The SUNY Cortland campus just got greener.
During the 2016-17 winter break, Campus Energy Manager Matthew Brubaker oversaw the installation of 136 new light-emitting diode (LED) lighting fixtures in the corridors of Old Main, the original, nearly 100-year-old building around which the current campus grew. The new LED bulbs use just 26 watts, compared to the 150 watts of the old incandescent metal halide lamps.
In just six months, that change has saved enough energy to power five residential homes for about a year.
Between January and June 2017, Old Main used 52,000 fewer kilowatt-hours than it did in the first six months of 2016, Brubaker said. Those savings have offset 20 metric tons of carbon emissions. Thanks to the energy savings and an incentive received from National Grid, the cost of the installation has already paid for itself.
“Because the corridor lights were on so much, and using an older technology [incandescent Metal Halide Lamps] we are able to realize such a huge savings,” Brubaker said. “When looking at projects like these, it comes down to how often the lights are on. That’s why it’s been such a good saver and such a good fit.”
Brubaker credited SUNY Cortland electricians Jim Sharpsteen and Jim Vogel for installing of the new fixtures.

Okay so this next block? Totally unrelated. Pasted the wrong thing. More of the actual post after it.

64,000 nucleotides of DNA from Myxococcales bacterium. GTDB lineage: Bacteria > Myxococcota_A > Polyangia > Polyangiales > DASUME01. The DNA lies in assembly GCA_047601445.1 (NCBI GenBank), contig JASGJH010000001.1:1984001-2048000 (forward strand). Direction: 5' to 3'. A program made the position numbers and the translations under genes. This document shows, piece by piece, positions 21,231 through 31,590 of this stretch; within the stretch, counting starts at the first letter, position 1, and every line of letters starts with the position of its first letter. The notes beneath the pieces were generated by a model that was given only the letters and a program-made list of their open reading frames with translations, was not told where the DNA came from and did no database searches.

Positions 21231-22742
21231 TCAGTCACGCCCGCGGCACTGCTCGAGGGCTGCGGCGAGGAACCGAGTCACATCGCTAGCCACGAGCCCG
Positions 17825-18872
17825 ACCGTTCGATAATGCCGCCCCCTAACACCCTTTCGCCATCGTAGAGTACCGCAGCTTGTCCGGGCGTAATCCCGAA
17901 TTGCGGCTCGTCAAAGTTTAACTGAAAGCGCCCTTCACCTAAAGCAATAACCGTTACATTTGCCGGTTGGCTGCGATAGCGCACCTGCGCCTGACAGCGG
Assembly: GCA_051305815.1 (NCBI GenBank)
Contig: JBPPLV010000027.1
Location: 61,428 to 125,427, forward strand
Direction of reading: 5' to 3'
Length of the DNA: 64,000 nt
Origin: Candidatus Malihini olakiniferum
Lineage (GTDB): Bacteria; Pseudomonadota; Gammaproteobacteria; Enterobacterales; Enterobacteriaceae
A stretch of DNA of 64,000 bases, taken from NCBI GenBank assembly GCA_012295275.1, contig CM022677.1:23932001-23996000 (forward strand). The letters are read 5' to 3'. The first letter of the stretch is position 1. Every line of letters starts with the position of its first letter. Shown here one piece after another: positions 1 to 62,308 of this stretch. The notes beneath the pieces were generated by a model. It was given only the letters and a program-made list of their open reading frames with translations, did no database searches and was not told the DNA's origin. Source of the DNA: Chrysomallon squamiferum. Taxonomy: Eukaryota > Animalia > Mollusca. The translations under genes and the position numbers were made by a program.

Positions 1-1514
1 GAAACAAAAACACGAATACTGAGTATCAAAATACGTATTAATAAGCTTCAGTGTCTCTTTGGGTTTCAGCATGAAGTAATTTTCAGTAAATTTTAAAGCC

A similar project at Corey Union, which replaced 18 fixtures, has offset about four metric tons of carbon emissions. Those fixtures in Corey Union had been using 18-watt bulbs and were reduced to 9-watt LED bulbs.
Brubaker is hoping to retrofit fixtures in the Miller Building before the end of the summer and begin further projects in Corey Union this fall. Further fixture replacements will occur across campus in the years to come.
These energy efficiency projects are part of a larger push by the College to reduce overall campus energy use which directly supports its commitment to greenhouse gas emissions reductions. SUNY Cortland was the first SUNY campus to sign the American College and University Climate Commitment, pledging to attempt to eliminate its greenhouse gas emissions by 2050. The College is already purchasing renewable energy certificates for all of its electricity and was the first SUNY campus to achieve a gold rating in Sustainability Tracking, Assessment & Rating System (STARS) from the Association for the Advancement of Sustainability in Higher Education (AASHE).